The US Army has grounded about 1,100 helicopters for five days to refocus on safety procedures following a rash of fatal accidents in November.

The “safety stand-down” from 3-7 December grounded aviation units at 11 bases in the continental USA operating a mix of Boeing AH-64 Apaches and CH-47 Chinooks, and Sikorsky UH-60 Black Hawks.

“I have a duty to ensure that we are doing all that we can to prevent loss of life and aviation accidents, and that is why we’re standing down to review our procedures and reaffirm our commitment to operating our aircraft safely and effectively,” says Gen Robert Abrams, commander of US Army Forces Command.

Helicopter crews have already suffered 14 accidents in the nine weeks since the fiscal year began on 1 October, according to Army Safety Center statistics updated on 6 December.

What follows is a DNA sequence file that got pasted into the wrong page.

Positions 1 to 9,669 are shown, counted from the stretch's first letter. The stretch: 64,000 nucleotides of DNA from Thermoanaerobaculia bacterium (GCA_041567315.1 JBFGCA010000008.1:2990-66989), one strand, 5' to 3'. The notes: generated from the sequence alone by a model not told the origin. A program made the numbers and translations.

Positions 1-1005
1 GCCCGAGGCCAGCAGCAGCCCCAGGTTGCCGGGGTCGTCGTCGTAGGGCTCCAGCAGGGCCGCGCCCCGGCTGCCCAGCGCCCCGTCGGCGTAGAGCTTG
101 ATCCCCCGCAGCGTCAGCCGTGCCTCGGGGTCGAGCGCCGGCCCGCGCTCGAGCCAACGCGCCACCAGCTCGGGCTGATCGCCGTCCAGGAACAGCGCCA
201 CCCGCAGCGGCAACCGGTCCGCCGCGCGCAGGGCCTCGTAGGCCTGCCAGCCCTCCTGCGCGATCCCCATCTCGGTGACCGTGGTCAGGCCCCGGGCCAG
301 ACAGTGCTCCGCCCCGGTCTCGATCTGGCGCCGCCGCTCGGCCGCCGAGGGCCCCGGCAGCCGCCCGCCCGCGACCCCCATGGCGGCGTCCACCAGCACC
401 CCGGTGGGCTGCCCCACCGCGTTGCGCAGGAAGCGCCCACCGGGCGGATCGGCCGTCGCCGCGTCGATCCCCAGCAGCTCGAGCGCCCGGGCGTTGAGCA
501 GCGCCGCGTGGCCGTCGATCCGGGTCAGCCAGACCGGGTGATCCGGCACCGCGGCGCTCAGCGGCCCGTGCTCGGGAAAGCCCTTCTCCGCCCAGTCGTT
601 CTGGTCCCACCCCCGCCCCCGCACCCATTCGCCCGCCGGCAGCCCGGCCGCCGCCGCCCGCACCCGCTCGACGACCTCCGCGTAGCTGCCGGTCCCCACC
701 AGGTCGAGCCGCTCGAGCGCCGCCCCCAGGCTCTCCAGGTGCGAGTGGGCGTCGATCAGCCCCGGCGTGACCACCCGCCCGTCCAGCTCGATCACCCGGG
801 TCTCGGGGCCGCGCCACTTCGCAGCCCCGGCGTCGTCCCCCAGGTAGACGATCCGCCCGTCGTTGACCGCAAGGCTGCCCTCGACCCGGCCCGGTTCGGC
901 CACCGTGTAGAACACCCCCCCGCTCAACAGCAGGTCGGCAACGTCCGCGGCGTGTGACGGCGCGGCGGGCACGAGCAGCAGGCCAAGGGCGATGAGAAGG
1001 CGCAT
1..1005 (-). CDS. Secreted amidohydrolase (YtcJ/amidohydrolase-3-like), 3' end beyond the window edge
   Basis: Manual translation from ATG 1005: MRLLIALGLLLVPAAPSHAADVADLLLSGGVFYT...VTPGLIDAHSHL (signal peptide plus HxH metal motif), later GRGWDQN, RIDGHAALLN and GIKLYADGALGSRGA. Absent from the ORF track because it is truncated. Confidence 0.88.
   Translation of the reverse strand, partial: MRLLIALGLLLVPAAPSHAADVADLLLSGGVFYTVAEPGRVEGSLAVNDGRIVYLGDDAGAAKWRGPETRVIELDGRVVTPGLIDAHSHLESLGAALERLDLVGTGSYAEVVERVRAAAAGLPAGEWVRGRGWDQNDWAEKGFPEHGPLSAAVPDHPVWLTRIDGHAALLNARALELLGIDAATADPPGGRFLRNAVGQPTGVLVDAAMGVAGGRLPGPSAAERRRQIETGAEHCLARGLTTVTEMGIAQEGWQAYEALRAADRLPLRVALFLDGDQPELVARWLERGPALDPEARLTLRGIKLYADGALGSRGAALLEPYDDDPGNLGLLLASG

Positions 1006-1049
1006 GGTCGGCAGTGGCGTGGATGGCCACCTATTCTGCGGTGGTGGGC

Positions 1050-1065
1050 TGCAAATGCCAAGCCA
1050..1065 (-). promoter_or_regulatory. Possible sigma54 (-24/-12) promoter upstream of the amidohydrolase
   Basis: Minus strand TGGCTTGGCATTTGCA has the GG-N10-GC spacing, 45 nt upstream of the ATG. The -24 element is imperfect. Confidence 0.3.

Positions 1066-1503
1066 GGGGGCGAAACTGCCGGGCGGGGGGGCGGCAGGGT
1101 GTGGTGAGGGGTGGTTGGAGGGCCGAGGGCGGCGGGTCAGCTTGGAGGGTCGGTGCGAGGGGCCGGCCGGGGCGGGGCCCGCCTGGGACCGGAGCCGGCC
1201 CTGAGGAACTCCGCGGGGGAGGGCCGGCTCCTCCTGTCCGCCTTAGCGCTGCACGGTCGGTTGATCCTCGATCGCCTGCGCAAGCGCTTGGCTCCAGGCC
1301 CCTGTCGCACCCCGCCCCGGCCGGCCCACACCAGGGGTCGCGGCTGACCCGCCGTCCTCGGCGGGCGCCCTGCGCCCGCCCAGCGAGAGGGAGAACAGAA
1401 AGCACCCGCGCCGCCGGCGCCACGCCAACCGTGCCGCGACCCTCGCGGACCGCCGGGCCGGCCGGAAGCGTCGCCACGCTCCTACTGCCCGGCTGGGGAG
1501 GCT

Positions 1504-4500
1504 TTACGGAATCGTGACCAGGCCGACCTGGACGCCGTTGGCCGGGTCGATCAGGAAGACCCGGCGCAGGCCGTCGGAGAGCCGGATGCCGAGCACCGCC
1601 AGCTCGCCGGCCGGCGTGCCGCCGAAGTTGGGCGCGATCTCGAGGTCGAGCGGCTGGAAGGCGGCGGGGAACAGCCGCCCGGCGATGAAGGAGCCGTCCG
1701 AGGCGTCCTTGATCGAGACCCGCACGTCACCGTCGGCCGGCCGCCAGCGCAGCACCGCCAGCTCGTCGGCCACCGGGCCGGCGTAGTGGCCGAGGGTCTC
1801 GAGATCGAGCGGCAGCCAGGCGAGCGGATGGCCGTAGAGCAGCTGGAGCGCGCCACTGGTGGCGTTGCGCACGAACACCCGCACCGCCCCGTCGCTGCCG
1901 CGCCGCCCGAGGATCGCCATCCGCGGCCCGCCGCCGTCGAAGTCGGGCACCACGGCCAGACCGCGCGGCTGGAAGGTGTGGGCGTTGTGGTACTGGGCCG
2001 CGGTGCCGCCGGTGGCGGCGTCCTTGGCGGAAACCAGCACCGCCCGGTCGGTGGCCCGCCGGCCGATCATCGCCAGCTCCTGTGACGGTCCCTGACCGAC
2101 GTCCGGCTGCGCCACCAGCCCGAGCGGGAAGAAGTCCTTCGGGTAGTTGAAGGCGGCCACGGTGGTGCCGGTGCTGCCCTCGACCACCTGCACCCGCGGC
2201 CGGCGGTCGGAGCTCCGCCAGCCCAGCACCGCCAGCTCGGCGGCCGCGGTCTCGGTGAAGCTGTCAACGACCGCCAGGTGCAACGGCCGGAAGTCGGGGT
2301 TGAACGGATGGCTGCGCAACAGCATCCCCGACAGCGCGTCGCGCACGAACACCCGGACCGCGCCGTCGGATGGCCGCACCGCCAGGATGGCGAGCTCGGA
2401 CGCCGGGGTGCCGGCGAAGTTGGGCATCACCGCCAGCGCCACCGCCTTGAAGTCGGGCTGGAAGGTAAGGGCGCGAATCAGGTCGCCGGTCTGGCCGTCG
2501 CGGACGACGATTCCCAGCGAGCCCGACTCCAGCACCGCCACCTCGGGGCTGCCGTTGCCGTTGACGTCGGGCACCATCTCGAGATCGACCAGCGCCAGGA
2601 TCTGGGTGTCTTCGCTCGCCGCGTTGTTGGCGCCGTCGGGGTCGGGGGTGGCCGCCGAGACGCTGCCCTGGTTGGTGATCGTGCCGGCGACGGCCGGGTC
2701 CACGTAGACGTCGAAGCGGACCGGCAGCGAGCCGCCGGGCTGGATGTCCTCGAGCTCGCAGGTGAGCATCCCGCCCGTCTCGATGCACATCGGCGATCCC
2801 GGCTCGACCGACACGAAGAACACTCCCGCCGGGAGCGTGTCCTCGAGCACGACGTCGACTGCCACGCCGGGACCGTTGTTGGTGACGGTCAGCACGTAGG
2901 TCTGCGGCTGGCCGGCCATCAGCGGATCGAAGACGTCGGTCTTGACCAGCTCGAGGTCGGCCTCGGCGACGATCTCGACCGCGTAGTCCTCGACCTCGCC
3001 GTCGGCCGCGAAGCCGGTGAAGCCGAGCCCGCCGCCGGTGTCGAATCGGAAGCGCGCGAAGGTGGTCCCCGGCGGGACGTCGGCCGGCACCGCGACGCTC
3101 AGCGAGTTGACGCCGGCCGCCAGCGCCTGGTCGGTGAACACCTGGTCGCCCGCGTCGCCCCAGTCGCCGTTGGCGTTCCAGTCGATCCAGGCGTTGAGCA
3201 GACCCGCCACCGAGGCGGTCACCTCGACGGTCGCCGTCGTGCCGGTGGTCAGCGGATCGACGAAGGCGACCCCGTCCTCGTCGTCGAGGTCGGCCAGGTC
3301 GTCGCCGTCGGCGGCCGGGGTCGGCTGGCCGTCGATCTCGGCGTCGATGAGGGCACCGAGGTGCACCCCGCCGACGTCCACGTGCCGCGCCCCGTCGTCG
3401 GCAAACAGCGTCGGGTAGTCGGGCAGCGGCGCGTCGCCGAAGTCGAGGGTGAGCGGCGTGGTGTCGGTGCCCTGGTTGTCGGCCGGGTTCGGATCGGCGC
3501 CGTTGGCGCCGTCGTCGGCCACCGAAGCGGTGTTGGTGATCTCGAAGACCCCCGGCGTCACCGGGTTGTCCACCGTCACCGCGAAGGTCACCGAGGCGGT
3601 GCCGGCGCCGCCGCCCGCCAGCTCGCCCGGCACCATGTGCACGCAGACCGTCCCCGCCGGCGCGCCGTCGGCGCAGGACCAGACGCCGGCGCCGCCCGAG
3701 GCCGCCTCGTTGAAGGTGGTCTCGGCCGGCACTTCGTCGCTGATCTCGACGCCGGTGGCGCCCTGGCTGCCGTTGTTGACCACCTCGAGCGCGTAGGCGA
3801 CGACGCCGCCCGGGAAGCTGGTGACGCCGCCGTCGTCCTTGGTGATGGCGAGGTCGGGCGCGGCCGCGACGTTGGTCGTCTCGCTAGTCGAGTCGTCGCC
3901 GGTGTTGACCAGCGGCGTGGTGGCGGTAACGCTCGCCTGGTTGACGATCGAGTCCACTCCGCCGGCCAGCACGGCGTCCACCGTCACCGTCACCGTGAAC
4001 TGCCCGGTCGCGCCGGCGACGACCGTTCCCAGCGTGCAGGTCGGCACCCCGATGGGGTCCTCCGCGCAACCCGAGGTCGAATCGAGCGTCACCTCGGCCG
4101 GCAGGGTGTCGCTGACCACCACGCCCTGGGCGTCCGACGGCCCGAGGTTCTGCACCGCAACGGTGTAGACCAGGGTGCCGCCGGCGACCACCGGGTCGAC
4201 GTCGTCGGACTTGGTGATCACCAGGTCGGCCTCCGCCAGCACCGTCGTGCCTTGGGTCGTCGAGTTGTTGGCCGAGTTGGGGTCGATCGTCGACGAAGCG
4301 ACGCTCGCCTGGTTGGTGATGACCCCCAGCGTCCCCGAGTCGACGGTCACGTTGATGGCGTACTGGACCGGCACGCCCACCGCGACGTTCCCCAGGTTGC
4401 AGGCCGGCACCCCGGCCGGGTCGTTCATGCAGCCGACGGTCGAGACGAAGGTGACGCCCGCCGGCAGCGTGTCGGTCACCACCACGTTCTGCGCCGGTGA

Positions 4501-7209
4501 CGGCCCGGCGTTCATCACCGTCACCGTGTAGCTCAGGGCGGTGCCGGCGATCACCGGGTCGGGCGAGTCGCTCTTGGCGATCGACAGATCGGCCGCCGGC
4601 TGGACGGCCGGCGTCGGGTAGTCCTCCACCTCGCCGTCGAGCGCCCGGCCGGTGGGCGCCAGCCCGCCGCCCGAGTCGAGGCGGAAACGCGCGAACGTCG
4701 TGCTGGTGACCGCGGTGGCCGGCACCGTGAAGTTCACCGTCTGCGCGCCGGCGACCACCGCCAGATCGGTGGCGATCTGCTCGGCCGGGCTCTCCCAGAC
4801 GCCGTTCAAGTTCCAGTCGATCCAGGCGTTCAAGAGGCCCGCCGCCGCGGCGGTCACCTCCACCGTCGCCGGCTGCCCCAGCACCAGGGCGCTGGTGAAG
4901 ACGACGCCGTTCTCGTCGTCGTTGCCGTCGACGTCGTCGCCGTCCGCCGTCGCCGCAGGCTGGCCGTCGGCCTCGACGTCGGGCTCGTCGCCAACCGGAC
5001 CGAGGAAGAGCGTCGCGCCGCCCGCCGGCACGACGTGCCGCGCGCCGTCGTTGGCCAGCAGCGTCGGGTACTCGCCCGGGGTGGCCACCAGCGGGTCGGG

That’s only two fewer accidents than reported in the whole of FY2015 and four fewer than logged during FY2014.

The incidents so far this fiscal year have also been more fatal. Accidents in the two preceding fiscal years caused only two deaths combined. But five Class A accidents reported since 1 October have killed eight soldiers already, the safety statistics show.

“We cannot allow tragedy to pass unacknowledged," Abrams says. "We must do whatever is needed to make certain that our soldiers are training and operating safely."

During the stand-down, the affected aviation units reviewed procedures such as flight pre-briefings and after-action debriefings. The army also will review aircraft co-ordination procedures, flight operations standards, pre-accident planning and aircraft maintenance training.